Airline Award Price Inflation
Inflation is a great way for governments to take wealth and reduce their debt. It happens continuously, but no one really notices, so it's a low risk political move. By creating more currency, the government receives the full value of the new money while everyone's existing money is worth slightly less. It's something everyone endures, but no one enjoys.
|South American Style Currency|
Recent Inflation Victim
Airlines also manage a currency and create inflation. Airlines created their own currency with points programs and have been adding more currency than is being redeemed. This creates an over supply of currency against a static (more or less) supply of awards. The unbalanced supply and demand creates an opportunity for point inflation. Airlines manage their currency like Venezuela or Argentina. There is constant inflation by creating more currency with fixed award opportunities. They also engage in large and sudden devaluations periodically. Venezuela has inflation every day, but they will also suddenly change exchange rates. Both destroy currency value, but the gradual devaluation stings less. Airlines do the same when they change their award charts (British Airways most recently). Awards that cost 80,000 miles yesterday can cost 100,000 points today when the award chart changes over. These massive changes are usually, but not always, announced several months in advance.
|More Miles Pursuing Same Seats|
Hyper Inflation Airlines
Airlines create new currency, point or miles, at no cost to them. They sell this currency to partners, like credit cards or hotels and receive real money for their proprietary money. United Airlines sold $2.9 billion of frequent flyer miles in 2013 and has about $4.9 billion of frequent flyer miles outstanding. They expect 20% these miles to expire, so the mileage expiration policy creates $1 billion in profit. They did not disclose how they value a frequent flyer mile.
“Five million and 4.7 million MileagePlus flight awards were used on United in 2013 and 2012, respectively. These awards represented 7.7% and 7.1% of United’s total revenue passenger miles in 2013 and 2012, respectively. Total miles redeemed for flights on United in 2013, including class-of-service upgrades, represented approximately 80% of the total miles redeemed.” (UAL annual report) 20% of mileage redeemed was used for partner flights, merchandise awards, and other ground based awards. That’s a massive amount of miles chasing relatively few awards and creates a great inflation opportunity.
|Costs More and More To Sit Up Front|
44% Inflation over 9 Years
When I started collecting United miles in earnest, a round trip to Europe in business class was 80,000 miles. Then it became 100,000. Now it's 115,000 on United or 140,000 on a partner. 1,000,000 United miles was worth 12.5 round trips, but is now worth 7 trips. This is a massive currency devaluation of 44% over 9 years. Frequent flyers should be marching and banging pots in front of United's corporate office, but I doubt many realize their miles are worth so much less. Most customers measure their balance by the number of miles in it. This is a poor indicator of value though. Viewing it as the number of awards you want (business class tickets to Europe in my example) is a better indicator of value.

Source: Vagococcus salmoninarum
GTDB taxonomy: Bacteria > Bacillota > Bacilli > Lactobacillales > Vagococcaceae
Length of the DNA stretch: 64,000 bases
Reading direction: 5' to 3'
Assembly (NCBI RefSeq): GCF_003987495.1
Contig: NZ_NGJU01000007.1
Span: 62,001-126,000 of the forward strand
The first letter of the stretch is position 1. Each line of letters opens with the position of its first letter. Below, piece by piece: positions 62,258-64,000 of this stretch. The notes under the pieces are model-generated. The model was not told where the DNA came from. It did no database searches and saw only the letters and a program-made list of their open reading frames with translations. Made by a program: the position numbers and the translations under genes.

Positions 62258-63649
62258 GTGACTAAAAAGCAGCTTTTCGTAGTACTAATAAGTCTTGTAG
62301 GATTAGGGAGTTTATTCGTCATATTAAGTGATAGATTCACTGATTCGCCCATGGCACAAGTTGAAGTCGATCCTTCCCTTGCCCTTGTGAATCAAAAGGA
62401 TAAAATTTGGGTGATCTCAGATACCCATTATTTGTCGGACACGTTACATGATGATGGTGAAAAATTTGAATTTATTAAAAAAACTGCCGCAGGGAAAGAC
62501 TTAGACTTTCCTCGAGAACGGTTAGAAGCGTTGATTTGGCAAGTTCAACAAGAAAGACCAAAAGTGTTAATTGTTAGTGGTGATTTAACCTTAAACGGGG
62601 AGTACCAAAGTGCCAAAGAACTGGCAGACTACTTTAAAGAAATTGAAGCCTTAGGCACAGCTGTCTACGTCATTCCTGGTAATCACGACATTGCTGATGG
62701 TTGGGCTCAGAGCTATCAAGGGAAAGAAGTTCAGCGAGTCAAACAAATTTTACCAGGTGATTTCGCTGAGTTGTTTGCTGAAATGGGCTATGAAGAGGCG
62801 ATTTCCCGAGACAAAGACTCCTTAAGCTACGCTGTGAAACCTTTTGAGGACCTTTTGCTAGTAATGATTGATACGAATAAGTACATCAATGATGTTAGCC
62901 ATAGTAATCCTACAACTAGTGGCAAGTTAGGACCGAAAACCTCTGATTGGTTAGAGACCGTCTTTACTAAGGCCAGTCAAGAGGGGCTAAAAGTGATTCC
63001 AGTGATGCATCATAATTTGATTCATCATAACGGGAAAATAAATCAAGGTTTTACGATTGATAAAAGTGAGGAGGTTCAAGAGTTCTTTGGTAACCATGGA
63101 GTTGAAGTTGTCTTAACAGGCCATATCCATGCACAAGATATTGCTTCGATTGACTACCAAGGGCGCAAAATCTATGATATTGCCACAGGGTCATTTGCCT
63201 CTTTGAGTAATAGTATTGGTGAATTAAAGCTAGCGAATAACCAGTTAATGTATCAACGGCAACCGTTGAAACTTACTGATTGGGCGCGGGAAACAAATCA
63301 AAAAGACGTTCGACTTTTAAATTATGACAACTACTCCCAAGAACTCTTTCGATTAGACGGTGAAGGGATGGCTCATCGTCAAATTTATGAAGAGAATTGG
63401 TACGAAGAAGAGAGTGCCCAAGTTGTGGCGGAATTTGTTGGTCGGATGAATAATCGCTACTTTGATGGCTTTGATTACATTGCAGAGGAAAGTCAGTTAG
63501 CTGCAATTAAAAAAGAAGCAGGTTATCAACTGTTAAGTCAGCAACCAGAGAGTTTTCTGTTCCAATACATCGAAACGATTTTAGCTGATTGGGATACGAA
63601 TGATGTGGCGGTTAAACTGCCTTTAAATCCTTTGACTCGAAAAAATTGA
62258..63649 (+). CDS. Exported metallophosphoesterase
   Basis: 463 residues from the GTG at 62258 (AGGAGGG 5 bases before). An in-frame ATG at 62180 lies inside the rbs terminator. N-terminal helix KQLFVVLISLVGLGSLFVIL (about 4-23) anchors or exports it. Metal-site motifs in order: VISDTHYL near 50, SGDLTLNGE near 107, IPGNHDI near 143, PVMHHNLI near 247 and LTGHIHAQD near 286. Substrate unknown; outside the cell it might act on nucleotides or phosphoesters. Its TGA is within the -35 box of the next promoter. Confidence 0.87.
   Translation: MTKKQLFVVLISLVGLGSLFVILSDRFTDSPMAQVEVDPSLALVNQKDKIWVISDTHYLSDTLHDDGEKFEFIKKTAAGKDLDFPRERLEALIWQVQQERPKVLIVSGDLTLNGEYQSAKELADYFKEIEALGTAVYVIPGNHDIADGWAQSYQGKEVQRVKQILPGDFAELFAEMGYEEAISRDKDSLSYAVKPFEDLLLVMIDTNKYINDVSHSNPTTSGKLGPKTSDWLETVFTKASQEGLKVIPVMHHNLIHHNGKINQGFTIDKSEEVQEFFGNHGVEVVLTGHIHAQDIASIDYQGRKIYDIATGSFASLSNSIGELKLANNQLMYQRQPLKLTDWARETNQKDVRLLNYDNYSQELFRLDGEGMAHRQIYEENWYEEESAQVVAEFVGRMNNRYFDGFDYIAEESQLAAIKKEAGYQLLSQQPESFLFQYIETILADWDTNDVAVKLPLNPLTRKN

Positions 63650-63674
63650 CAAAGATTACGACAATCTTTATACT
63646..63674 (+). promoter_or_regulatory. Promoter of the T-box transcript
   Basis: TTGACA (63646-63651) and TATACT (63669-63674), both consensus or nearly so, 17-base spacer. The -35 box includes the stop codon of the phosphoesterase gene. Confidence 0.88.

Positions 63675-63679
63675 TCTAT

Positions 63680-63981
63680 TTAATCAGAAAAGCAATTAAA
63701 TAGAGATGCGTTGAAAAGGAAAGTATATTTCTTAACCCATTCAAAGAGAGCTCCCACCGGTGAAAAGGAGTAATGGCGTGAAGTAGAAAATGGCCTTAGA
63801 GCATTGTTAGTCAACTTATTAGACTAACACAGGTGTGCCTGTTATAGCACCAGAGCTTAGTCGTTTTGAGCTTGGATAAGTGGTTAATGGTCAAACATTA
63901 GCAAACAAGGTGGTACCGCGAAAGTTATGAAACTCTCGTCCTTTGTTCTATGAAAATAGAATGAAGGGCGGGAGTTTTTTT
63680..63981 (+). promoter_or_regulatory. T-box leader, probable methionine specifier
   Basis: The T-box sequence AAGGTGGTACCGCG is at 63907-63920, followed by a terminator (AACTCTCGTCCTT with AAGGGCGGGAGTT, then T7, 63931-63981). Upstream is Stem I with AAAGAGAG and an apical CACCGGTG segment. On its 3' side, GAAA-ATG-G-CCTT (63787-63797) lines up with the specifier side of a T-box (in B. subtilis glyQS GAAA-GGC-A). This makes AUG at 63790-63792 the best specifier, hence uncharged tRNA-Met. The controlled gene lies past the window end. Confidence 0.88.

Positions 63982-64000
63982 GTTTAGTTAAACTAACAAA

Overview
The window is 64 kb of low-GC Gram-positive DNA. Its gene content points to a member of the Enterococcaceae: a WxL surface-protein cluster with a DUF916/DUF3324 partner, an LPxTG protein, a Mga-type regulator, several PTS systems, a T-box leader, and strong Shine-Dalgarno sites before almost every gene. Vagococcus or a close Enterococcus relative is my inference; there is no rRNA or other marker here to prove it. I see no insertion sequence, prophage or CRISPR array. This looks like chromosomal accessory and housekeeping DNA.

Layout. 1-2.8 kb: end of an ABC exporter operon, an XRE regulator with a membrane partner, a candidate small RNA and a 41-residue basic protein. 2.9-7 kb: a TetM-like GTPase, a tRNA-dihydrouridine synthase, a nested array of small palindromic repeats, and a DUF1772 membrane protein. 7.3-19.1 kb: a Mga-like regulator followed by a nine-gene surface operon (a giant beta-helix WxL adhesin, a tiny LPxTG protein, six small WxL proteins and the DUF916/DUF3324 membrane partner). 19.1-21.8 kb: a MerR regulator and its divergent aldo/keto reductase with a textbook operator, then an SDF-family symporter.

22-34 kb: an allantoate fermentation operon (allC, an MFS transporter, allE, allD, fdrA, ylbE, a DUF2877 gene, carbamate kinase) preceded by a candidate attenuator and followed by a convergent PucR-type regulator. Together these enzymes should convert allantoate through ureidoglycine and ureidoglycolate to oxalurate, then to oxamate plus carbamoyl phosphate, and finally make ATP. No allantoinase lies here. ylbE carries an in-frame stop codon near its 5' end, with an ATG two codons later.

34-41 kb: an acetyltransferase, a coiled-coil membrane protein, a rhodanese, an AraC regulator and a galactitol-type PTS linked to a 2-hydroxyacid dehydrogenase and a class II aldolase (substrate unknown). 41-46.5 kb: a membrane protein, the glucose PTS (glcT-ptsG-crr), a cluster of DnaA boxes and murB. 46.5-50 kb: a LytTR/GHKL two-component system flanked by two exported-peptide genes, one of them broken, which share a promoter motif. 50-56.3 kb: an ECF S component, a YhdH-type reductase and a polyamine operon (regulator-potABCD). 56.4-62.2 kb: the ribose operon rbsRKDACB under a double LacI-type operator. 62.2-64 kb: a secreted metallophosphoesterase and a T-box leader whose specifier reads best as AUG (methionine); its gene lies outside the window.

|Program Changes Can Reduce Award Balance Value|
Reducing Inflation Risk
Collecting miles and points creates an inflation risk. The more you collect, the larger the risk. Inflation can't be eliminated, but the risk can be managed. Here are a few tactics to help support an inflation hedge strategy:
- Collect Points in Multiple Programs – All programs have inflation, but at different rates and different times. Diversification reduces your exposure to a single program's risk. It also creates more reward opportunities.
- Spend Points Regularly - A smaller point balance lowers the potential loss of value to inflation. Also, why bother collecting miles if they are never used?
- Be Aware of Pending Award Price Changes - Don't be taken by surprise, read emails from your programs. If a change is coming, book at the lower prices if able. I booked a round trip to Europe before British Airways changed their award chart this year.
- Change Programs if Required - Most airlines have partners and one partner may have a more rewarding and stable award structure. Alaska miles seem more stable than Delta miles and you can earn either on a Delta flight.
- Set Award Based Goals - Don't set a balance number as a goal. 1,000,000 United miles has a nice ring to it, but it isn't an end in itself. 4 round trips to Europe in business class is a better goal because it has a fixed value while the miles could change value. Redeem when you reach your goals.
- Create A Single View of Your Assets – Take a look at your award balances on one screen. Copy and paste into Excel or Gmail if needed. Looking at your assets on the same page will help you understand where your risks are. It also may help you be more creative with your awards. 80,000 Delta miles and 62,500 American miles is a round trip to Australia in business class.